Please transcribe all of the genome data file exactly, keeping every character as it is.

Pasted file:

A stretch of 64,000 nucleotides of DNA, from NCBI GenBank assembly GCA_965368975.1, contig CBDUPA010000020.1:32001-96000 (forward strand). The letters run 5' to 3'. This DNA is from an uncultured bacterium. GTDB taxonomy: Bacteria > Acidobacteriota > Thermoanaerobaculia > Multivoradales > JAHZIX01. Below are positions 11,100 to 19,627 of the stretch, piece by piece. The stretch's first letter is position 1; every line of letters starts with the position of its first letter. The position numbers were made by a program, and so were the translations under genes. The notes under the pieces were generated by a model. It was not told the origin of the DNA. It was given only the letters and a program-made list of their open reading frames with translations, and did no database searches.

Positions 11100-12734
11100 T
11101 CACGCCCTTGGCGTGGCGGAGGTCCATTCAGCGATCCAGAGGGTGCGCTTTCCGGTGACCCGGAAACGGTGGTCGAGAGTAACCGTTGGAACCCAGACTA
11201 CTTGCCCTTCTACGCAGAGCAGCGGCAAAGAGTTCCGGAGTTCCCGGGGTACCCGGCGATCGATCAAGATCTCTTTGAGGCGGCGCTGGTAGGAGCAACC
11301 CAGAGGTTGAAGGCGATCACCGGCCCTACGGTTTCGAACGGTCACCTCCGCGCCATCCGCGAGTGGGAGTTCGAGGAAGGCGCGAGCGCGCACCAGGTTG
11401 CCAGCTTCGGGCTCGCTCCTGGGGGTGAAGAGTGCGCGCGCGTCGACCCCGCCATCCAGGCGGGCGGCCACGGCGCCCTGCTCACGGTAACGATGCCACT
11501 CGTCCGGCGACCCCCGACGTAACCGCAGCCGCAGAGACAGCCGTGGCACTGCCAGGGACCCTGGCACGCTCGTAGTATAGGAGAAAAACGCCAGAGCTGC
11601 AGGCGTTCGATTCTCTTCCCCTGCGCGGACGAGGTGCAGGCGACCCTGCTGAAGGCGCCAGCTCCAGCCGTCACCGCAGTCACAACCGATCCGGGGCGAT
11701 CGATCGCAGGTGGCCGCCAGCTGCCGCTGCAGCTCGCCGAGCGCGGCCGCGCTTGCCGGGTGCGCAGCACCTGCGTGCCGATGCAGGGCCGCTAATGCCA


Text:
A stretch of 64,000 nucleotides of DNA, from NCBI GenBank assembly GCA_965368975.1, contig CBDUPA010000020.1:32001-96000 (forward strand). The letters run 5' to 3'. This DNA is from an uncultured bacterium. GTDB taxonomy: Bacteria > Acidobacteriota > Thermoanaerobaculia > Multivoradales > JAHZIX01. Below are positions 11,100 to 19,627 of the stretch, piece by piece. The stretch's first letter is position 1; every line of letters starts with the position of its first letter. The position numbers were made by a program, and so were the translations under genes. The notes under the pieces were generated by a model. It was not told the origin of the DNA. It was given only the letters and a program-made list of their open reading frames with translations, and did no database searches.

Positions 11100-12734
11100 T
11101 CACGCCCTTGGCGTGGCGGAGGTCCATTCAGCGATCCAGAGGGTGCGCTTTCCGGTGACCCGGAAACGGTGGTCGAGAGTAACCGTTGGAACCCAGACTA
11201 CTTGCCCTTCTACGCAGAGCAGCGGCAAAGAGTTCCGGAGTTCCCGGGGTACCCGGCGATCGATCAAGATCTCTTTGAGGCGGCGCTGGTAGGAGCAACC
11301 CAGAGGTTGAAGGCGATCACCGGCCCTACGGTTTCGAACGGTCACCTCCGCGCCATCCGCGAGTGGGAGTTCGAGGAAGGCGCGAGCGCGCACCAGGTTG
11401 CCAGCTTCGGGCTCGCTCCTGGGGGTGAAGAGTGCGCGCGCGTCGACCCCGCCATCCAGGCGGGCGGCCACGGCGCCCTGCTCACGGTAACGATGCCACT
11501 CGTCCGGCGACCCCCGACGTAACCGCAGCCGCAGAGACAGCCGTGGCACTGCCAGGGACCCTGGCACGCTCGTAGTATAGGAGAAAAACGCCAGAGCTGC
11601 AGGCGTTCGATTCTCTTCCCCTGCGCGGACGAGGTGCAGGCGACCCTGCTGAAGGCGCCAGCTCCAGCCGTCACCGCAGTCACAACCGATCCGGGGCGAT
11701 CGATCGCAGGTGGCCGCCAGCTGCCGCTGCAGCTCGCCGAGCGCGGCCGCGCTTGCCGGGTGCGCAGCACCTGCGTGCCGATGCAGGGCCGCTAATGCCA